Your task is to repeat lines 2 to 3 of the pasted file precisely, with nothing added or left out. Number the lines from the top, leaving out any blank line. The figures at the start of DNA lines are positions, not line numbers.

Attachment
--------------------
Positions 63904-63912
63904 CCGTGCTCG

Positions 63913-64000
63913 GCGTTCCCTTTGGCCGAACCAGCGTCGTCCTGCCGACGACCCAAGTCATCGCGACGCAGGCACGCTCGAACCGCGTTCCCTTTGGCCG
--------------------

63904 CCGTGCTCG

Positions 63913-64000